Chapter 2 Dogs at the Gate 23

Chapter 3 Their Year of Decision 45

Chapter 4 Government Motors 77

Chapter 5 UAW 101

Chapter 6 Ciao! 135

Chapter 7 What's Good for General Motors 165

Chapter 8 Reuther's Ghost 201

Chapter 9 Saving Our Cities 235

Chapter 10 Electric Shock 271

Chapter 11 What's Good for Walt Street 313

Chapter 12 Into the Brink 359

Bibliography 379

Index 381

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Sort by: Showing all of 3 Customer Reviews
  • Posted March 8, 2010

    Great Book All Around

    At the Crossroads is a winner all around. If you are interested in how Middle America has fought to save itself from oblivion during our tough economic times, this is the book for you. Authors Abe Aamidor and Ted Evanoff have thoroughly researched what occurred, and flavor the book with insightful interviews from those people most affected by Washington's failure to understand basic economics. The book is also a true slice of history regarding the car industry for those that forget what it has meant to millions of people who worked so hard to make the American automobile the best in the world. The stories are heartwarming and sad all at the same time, especially those focused on the people of Kokomo, Indiana who have suffered hardship and pain with broken promises and industry closings. I highly recommend this book. The writing is first rate, and the personal tone shows how much the authors cared about the people they met and interviewed.

    1 out of 1 people found this review helpful.

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  • Posted March 8, 2010

    I Also Recommend:

    America's industrial base is declining

    This up-to-date book tackles the auto industry crisis of 2008 and 2009 from two points of view, that of the ordinary people, factory workers, small business operators and mayors of several auto manufacturing towns in Indiana (where a lot of USA and Japanese cars and trucks are made), but also the point of view of the policy makers in Washington, New York and Detroit. It's the big picture and the little picture, too, in other words. The authors show an intimate knowledge of the turf they're writing about, as they should - they're both veteran Indianapolis newspaper reporters. The book jumps back and forth between the big picture and little picture, which might be a little disconcerting to some, and includes big dollops of history about the United Auto Workers, Canadian Auto Workers (most people don't know about them, but they matter) and a history of the Big Three automakers, which the authors just call the Detroit Three (they're not so big anymore, in other words). This book is written with a surprising passion - the authors seem quite angry with everyone who contributed to the mess in the auto industry, which is everyone - the manufacturers, the unions, the government, and money people on Wall Street. The authors show how millions - yes, millions - of manufacturing jobs have been lost in America in the last 10 years. As the authors say at one point, and I've read this elsewhere, Japan, China and Germany became strong in large, large measure because they concentrated on manufacturing. When is the last time you saw a TV made in America? A power tool? Do you want this to happen with autos?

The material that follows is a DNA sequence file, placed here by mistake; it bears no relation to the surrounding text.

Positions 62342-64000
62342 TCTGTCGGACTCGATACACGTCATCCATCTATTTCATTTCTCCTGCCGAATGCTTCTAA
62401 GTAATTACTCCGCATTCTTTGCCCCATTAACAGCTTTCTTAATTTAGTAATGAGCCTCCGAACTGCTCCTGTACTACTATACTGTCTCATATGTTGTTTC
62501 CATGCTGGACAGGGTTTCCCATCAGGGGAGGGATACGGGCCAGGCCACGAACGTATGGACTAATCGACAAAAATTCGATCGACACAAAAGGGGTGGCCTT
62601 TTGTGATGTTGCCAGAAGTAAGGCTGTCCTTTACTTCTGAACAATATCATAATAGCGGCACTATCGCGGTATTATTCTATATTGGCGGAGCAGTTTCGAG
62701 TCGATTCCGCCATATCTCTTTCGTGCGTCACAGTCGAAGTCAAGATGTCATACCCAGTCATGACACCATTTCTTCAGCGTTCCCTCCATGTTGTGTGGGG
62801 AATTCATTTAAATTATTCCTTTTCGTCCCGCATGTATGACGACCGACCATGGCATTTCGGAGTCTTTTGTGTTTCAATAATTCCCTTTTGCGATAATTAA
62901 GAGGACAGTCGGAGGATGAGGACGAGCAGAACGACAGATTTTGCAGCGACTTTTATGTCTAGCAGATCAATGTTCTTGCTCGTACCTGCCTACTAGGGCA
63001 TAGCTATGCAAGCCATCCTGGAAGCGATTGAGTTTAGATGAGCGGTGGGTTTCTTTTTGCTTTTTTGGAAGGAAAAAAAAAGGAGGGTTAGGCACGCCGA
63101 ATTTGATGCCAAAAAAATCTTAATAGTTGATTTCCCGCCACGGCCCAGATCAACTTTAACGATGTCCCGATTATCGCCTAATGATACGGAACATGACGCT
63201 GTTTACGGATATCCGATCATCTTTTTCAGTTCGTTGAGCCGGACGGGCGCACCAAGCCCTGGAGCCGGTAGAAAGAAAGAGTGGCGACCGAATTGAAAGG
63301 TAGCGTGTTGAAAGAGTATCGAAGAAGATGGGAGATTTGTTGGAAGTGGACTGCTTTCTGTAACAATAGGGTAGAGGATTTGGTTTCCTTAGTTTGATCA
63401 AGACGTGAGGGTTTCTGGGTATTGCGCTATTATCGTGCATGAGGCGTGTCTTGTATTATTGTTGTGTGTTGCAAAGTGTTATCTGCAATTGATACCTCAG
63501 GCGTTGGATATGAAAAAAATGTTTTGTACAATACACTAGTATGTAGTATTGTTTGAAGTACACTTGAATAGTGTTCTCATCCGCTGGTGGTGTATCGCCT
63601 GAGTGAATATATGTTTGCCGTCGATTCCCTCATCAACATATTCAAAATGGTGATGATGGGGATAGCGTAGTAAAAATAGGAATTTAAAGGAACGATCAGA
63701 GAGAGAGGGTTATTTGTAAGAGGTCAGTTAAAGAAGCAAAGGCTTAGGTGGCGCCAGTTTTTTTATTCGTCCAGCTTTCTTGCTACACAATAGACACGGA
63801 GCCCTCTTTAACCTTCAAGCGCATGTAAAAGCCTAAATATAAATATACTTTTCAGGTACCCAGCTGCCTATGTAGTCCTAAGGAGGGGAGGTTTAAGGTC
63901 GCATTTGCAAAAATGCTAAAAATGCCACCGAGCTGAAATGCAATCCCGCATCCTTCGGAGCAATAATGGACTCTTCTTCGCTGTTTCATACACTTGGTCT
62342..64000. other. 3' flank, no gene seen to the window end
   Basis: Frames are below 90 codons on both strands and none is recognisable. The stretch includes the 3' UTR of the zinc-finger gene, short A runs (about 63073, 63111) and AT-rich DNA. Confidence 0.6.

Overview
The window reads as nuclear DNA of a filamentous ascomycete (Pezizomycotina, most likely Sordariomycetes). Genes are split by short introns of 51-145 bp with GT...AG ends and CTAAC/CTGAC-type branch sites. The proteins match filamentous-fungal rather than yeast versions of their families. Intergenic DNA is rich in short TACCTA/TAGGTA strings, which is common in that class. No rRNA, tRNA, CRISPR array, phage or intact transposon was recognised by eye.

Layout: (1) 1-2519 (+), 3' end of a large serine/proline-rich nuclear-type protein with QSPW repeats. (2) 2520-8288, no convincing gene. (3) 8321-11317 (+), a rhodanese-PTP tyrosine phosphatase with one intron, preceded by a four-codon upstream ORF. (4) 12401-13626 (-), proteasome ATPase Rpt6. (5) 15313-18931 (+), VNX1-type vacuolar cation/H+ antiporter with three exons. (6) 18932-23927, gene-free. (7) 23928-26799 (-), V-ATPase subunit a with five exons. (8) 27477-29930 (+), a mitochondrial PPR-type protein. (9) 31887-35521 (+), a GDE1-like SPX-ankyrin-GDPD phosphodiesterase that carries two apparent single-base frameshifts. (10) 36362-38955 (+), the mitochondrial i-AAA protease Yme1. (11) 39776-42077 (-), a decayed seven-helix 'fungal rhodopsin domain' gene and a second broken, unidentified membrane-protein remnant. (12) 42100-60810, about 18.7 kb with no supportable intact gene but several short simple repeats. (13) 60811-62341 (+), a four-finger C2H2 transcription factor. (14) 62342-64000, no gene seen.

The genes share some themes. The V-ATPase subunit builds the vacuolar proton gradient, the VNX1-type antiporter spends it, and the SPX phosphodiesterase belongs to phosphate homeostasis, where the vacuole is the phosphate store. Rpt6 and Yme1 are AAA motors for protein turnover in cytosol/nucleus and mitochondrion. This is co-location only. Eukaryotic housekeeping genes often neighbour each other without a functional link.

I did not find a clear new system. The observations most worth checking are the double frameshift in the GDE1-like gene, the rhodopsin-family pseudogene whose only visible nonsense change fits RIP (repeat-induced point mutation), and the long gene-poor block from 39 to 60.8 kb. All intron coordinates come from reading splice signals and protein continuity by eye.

1 out of 1 people found this review helpful.

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  • Posted March 8, 2010

    Informative and interesting summary of the US auto industry

    'At the Crossroads' seamlessly combines a number of themes relating to our declining domestic auto industry. It analyzes many of the decisions that were made by the car executives and union leadership over the past decades and how these choices paved the way to bankruptcy. The book also includes personal stories of individuals that worked in auto factories and the difficult decisions made by elected leaders in the communities that have lost significant numbers of car manufacturing jobs. Recent events, including decisions made and actions taken by the Obama administration throughout 2009 are included and analyzed. The book also discusses the importance of having a strong manufacturing base and some of the reasons why many non-auto factory jobs also are in decline.

    'At the Crossroads' is even-handed and goes beyond other analyses that solely blame the unions - for demanding huge salaries - or the car companies - for designing poor and/or unappealing cars - and shows that the decline of our domestic auto industry is due to a number of factors. Readers will understand the challenges that small town elected leadership faces (and have a new appreciation for the situation) after reading this book.

    All these themes are supported by research, examples and interviews, weaved together in an enjoyable and well-written read that is sure to appeal to anyone who wants to know what happened to the 'Big Three' car companies and how it impacts our nation.

    1 out of 1 people found this review helpful.